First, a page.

I call Poopsie to determine my next move.  Should it turn out that Poopsie is, say, bound in the basement with duct tape, I will take Charlie home with me. 

Poopsie says the woman is the maid.  The maid is afraid of Charlie so Charlie is locked in the spare bedroom while the maid is there.  The maid doesn't usually come on Wednesdays.  The maid called her a little while ago and it's all straightened out.

In closing, Poopsie says, "I forgot to tell you."

If I had a dollar for every time a customer said, "I forgot to tell you"...

Saturday, January 11, 2014

Pop Culture Frenzy, Round 22

Welcome once again to Pop Culture Frenzy.  Today's question is about Lena Dunham who writes and stars in "Girls", a show about some twenty something gals.  It airs on HBO.

It seems at a recent press meeting or writers' conference or something, that Ms Dunham attended, she was asked why she was naked so often on her show.  She said "being nude is a realistic expression of life" and the person who asked the question was just "not into her" and that was his problem.  Why the other characters on the show do not appear nude again and again was not fully explained due to the eruption of a "rage spiral" that evidently incapacitated some of the participants.  The discussion degenerated into name calling, nitpicking, and whining.

To win this round, explain all this to me.

The way he asked the question was
 just rude and totally offensive.

Hostmaster: how do you figure that? He asked, as a fellow writer, about her writing choices regarding nudity of her character as it applies to the story line, right?
Oh no.  He was sexist the way he said it.
  Obviously, he is a misogynist because
 he doesn't find Lena attractive.
No. No. No.
I have been stuck in a room while that show is on.
  To suggest that the story would not be genuine without nudity is nonsense.
  This Lena person is so into herself,
 she can't freaking help but whip off her clothes every chance she gets.
  When questioned on it, she refuses to acknowledge
 her own pathology.  Instead,
 she lashes out at a guy
 asking a simple question about her work.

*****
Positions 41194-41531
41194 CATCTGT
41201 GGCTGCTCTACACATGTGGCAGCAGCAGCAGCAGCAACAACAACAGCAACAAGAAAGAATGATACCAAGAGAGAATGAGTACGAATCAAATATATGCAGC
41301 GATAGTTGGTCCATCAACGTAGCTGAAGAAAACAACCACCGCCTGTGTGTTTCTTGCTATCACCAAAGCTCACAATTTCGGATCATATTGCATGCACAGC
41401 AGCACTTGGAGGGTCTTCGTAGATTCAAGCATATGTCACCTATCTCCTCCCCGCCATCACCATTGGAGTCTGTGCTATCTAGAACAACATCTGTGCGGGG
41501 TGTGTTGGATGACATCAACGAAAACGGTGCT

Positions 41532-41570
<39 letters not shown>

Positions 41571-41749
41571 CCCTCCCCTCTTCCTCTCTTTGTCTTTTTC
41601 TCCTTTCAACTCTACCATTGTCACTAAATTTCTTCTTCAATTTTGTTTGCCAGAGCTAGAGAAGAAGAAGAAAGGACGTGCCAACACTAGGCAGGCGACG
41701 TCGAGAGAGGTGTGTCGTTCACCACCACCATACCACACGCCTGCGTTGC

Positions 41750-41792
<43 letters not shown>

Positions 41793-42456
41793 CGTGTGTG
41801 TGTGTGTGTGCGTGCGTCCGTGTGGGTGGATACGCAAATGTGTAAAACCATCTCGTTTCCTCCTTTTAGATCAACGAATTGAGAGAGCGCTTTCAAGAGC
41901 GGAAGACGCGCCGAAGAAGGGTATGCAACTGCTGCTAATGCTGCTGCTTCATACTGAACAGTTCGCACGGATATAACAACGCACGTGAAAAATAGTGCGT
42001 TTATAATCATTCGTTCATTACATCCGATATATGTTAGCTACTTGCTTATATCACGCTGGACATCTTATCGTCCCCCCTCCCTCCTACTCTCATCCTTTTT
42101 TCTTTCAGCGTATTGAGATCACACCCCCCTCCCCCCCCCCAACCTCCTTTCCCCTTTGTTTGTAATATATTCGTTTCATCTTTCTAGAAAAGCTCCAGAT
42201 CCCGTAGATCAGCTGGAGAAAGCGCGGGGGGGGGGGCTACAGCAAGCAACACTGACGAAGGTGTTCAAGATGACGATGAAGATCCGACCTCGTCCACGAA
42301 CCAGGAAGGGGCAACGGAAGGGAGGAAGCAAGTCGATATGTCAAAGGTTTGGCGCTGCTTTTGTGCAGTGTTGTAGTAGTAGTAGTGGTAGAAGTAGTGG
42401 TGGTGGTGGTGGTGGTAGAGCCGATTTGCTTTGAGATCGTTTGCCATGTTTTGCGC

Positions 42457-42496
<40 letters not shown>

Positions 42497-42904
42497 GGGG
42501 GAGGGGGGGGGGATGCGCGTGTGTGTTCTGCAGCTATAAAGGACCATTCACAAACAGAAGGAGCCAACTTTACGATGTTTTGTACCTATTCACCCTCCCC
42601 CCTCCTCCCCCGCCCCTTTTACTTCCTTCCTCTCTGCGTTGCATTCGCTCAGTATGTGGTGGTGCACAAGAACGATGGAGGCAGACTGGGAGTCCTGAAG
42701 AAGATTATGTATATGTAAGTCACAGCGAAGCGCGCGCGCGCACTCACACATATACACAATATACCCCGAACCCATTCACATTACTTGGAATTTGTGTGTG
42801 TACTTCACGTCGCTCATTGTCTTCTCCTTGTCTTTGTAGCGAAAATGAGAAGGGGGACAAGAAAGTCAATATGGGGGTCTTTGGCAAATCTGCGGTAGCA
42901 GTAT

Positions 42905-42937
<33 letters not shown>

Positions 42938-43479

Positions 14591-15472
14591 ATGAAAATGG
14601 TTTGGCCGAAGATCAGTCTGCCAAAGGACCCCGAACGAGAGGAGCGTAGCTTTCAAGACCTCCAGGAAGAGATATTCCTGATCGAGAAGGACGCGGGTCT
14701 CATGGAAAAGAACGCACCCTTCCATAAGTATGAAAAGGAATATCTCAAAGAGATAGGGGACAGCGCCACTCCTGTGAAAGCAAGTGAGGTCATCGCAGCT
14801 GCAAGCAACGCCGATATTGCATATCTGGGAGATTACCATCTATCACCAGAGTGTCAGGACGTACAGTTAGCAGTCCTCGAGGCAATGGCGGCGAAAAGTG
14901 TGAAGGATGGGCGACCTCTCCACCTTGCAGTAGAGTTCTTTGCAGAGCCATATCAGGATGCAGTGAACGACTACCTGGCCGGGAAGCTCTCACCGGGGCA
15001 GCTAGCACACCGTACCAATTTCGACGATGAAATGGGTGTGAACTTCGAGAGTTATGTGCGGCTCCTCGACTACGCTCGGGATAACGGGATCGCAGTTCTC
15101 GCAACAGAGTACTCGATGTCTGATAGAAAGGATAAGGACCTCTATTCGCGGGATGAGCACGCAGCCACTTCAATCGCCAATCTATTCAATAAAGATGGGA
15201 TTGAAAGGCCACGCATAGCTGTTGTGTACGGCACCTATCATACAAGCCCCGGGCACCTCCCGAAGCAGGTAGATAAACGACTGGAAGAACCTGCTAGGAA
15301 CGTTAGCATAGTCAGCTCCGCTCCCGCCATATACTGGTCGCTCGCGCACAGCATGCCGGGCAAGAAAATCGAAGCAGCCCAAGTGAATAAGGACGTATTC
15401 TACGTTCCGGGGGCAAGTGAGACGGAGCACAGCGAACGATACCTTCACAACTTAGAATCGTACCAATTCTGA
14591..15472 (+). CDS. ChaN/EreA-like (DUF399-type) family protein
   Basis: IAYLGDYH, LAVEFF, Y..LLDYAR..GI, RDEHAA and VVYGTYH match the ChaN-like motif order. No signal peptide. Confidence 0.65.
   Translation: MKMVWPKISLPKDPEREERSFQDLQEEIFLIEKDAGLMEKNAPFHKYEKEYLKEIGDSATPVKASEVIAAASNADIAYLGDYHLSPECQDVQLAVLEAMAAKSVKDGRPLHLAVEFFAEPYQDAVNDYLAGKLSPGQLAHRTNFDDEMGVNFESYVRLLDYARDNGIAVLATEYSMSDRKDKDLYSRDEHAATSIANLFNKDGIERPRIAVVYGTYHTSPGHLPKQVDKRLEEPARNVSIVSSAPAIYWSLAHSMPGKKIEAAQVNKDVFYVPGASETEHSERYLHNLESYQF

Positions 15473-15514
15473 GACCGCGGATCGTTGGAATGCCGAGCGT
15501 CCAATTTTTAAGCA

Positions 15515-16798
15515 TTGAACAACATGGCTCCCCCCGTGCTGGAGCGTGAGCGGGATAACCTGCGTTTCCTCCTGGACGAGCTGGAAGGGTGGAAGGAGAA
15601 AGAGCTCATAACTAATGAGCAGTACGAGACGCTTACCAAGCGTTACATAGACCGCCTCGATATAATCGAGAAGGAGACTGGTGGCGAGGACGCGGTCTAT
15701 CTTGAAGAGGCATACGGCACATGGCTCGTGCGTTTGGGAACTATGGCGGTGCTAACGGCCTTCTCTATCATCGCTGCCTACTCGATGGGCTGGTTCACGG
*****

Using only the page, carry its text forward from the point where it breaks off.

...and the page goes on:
You don't know what you're talking about.
  She is an artist.  She is soooo honest in how she portrays Hannah.
  That sexist writer guy is jealous and mean spirited
 to second guess her art.

Hostmaster:  oy. 
Is this Lena whatever the same bland doughy girl
 who gushed about her "first time" in the voting booth?
  She quite vulgarly implied that voting for Obama
was some sort of sexual experience.
  That she would go out of her way to get
 naked seems in character.

You are so lookist, Fluffy.  
Hostmaster:  "lookist"!  That's like being a bland-girl-phobe, right?!
You are such a hater. 
Hostmaster:  I hate to break it to you sweat pea, but this whole thing doesn't mean enough to me to expend effort hating it.
"Bland girl phobe" is a good thing.
  Look. This 'Girls' show is about a bunch
 of self absorbed people with a grossly exaggerated
 idea of their own importance and by extension
 a grossly exaggerated expectation that other people
 find them fascinating. 
That explains it.  This round is over.
Round 22
Fluffy/Molly  10
Bryan/Cyndi   10

Friday, January 3, 2014

Pop Culture Frenzy, Round 21

Welcome once again to Pop Culture Frenzy.  Our question involves a South Carolina woman's less than merry response when her boyfriend came home on Christmas Eve without beer.

What happened?

She locked him out of the house?

Hostmaster:  incorrect.
She dragged him sober under the mistletoe?
Hostmaster:  incorrect.
She realized that it was an intervention and joined AA.
Hostmaster:  incorrect.
She went out herself to buy beer then ran off with the clerk
never to be heard from again.
Hostmaster:  incorrect.
She and the clerk drove around like Bonnie and Clyde
 robbing liquor stores until the cops shot them to death in their car?
Hostmaster:  incorrect.
She hired a squirrel to beat him up?
Hostmaster:  that's actually close!  And close enough. 
Here's what happened.  He came home without beer.  She hit him over the head with a ceramic squirrel.  It broke.  She took a shard of squirrel and stabbed him with it.  When the police arrived, she told them he fell.  Unable to explain the blood on her hands, clothes and on the sharp chunk of ceramic in her fist, the police charged her with criminal domestic violence and tossed her in jail.
So ends another round of Pop Culture Frenzy.  Now.  Whose turn is it to buy the beer?
Round 21
Fluffy/Molly 10
Bryan/Cyndi   9